Yoga Assists And Consent

03 Aug 2018, 5:31am -

Health Advice

- About Consent
by Nina
I actually learned to teach yoga asanas with my hands. That’s because I spent several years assisting other teachers, including Rodney Yee, Donald Moyer, Shari Ser, Jason Crandell, and Baxter Bell, before I stood up in front of a class myself and gave verbal instructions. And, in those days, when you were assisting a teacher, you didn’t want to talk over the teacher while helping an individual student, so you would help them silently through gestures and hands-on adjustments to their bodies. So, I got very comfortable communicating with touch back then, from making feathery touches with my fingertips to bring awareness to a body part to making stronger adjustments, which I was taught to make by my teachers, which included pressing down firmly on a body part or even moving a body part. I intentionally tried to put love into every touch, and I often received compliments on my adjustments. However, once—and I still remember this with shame—I caused knee pain in a student doing an adjustment I’d been taught (I stopped doing that adjustment after that). Then, when I became a teacher myself, it turned out that my first regular class was teaching to an international group of UC Berkeley graduate students and their spouses, many of whom didn’t speak English very well, so I used my hands in those classes as well to communicate with actions things I couldn’t communicate with words. I confess that in those days using your hands to teach was so much a part of the “tradition” at the time, I never really thought about asking for a student’s permission first.

But that was then. Now I understand that for many people hands-on assists or adjustments make them uncomfortable or worse. It can be triggering for people who have suffered trauma or abuse. And there are other people who just don’t want to be touched for any number of reasons!Then there have definitely been teachers out there who misuse the practice by giving adjustments that feel, well, more like caresses or sexual overtures (to be honest, I have received those) or are too strong, which can be frightening and/or dangerous (in the one Anusara class I ever took, an assistant firmly pushed my upper spine toward the floor while I was in Downward-Facing Dog pose—I guess I wasn’t “melting my heart” enough to satisfy her—I never went back after that). So a given person might want to receive adjustments in one class but not in another, especially if the teacher is new to them.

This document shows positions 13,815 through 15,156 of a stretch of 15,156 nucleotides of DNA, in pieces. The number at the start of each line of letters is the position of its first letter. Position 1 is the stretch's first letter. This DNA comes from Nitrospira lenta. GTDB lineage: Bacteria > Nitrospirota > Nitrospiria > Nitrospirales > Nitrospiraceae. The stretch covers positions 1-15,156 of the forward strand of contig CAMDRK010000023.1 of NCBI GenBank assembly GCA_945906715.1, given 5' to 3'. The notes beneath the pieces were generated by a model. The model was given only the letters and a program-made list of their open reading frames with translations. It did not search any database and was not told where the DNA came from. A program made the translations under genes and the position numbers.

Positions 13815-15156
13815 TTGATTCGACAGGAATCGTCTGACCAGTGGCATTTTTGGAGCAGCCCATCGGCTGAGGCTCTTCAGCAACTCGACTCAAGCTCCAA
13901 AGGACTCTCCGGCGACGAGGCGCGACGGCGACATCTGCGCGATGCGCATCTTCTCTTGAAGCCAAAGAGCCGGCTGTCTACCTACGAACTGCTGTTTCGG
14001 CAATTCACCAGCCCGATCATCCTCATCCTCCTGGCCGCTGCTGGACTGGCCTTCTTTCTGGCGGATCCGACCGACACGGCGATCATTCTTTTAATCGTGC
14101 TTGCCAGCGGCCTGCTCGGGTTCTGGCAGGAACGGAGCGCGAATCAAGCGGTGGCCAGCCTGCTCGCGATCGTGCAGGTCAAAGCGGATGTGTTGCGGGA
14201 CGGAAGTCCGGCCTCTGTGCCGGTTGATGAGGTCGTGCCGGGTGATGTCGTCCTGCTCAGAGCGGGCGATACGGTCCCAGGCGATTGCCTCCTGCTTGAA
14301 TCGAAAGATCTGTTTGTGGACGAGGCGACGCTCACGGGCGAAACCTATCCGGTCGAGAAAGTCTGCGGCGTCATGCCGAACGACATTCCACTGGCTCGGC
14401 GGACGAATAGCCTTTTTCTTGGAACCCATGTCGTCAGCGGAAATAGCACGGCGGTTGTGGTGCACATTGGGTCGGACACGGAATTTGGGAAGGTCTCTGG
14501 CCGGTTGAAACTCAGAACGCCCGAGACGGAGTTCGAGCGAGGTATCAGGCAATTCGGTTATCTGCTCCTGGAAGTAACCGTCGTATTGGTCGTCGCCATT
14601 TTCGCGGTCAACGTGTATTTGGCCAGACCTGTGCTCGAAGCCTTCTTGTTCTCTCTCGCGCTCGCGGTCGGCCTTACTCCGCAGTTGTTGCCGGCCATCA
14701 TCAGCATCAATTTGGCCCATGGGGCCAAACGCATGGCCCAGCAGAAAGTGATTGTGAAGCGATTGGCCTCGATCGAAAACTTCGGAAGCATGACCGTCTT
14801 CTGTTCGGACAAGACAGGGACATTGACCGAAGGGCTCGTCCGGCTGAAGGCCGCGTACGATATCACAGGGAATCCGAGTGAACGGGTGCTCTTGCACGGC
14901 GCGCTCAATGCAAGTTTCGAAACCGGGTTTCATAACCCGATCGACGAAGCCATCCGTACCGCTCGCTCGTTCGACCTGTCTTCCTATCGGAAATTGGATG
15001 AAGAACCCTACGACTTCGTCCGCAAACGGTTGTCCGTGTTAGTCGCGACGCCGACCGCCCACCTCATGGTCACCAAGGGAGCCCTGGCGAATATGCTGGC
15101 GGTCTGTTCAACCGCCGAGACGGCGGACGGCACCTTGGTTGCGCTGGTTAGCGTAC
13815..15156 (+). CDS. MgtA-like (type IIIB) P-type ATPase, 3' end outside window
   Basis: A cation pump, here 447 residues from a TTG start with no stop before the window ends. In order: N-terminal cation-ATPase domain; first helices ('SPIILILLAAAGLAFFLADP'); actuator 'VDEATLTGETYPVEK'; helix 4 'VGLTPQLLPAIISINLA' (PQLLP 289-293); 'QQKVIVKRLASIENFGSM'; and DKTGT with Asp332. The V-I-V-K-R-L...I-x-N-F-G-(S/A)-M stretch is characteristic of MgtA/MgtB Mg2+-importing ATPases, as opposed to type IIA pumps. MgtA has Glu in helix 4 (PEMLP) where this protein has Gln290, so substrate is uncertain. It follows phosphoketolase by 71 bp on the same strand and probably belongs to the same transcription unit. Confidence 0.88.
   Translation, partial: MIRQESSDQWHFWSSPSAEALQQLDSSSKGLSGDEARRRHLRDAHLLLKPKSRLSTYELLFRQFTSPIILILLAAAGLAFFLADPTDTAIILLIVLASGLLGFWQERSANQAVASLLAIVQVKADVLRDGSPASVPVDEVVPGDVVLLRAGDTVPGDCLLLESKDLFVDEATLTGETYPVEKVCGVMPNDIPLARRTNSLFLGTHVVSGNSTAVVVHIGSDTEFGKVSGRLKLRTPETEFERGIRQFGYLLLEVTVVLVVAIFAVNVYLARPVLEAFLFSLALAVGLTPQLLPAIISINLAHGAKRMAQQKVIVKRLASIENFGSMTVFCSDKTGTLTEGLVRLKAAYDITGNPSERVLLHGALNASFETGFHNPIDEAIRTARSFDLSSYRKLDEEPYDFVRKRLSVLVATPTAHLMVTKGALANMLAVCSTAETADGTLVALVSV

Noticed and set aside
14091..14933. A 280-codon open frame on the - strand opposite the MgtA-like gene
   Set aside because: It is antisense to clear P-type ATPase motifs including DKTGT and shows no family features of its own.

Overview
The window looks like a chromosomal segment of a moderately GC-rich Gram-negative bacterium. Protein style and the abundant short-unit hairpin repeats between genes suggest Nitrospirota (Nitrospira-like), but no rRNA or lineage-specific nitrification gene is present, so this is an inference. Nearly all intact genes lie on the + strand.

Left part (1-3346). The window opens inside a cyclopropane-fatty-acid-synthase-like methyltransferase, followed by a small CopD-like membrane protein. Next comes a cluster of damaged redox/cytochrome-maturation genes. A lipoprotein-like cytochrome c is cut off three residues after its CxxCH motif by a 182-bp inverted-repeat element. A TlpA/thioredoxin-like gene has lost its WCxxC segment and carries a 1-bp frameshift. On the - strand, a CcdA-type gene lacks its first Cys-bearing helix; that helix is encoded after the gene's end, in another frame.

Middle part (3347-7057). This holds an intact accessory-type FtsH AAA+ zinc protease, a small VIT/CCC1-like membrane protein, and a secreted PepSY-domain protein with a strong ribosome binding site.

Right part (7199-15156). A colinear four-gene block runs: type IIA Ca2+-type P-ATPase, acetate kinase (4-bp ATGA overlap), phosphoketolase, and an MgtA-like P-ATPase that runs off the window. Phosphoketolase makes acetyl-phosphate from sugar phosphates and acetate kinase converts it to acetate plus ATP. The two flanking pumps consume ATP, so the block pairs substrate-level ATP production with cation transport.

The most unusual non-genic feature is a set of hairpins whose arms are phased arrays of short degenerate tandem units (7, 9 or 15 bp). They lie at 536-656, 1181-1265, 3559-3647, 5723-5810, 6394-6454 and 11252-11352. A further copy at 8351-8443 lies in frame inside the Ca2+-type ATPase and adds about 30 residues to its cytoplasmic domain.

I’m not teaching asana classes right now. But despite the fact that it’s actually hard for me to imagine teaching without using my hands, I do think that if I was teaching now I’d want the explicit consent of each student before I touched them in any way. Right now, many teachers I know are verbally requesting permission each time they want to make a physical adjustment. But I’ve also noticed that there is now such a thing as “consent cards,” which students can simply place on their mats to let the teacher know whether or not they are open to receiving physical adjustments or assists. The more I think about it, the more I like this idea.

How about you? What do you think of this idea? And what are your thoughts about this issue in general?

I also realize now that just because I was "taught" an adjustmentby a long-time teacherdoesn't necessarily mean it is safe. So a while back I stopped doing those less than gentle assists that used to be part of my repertoire back in the day when we stood on each other's thighs in Reclined Hero pose and things like that.

P.S. If I’m a bit late to the party on this, I apologize. It’s probably because I haven’t been teaching lately and also haven’t been going to classes myself (I do practice regularly at home, though!).

Subscribe to Yoga for Healthy Aging by Email ° Follow Yoga for Healthy Aging on Facebook and Twitter ° To order Yoga for Healthy Aging: A Guide to Lifelong Well-Being, go to Amazon, Shambhala, Indie Bound or your local bookstore.

For information about Nina's upcoming book signings and other activities, see Nina's Workshops, Book Signings, and Books.

Have something to say? Write a review...

Overall: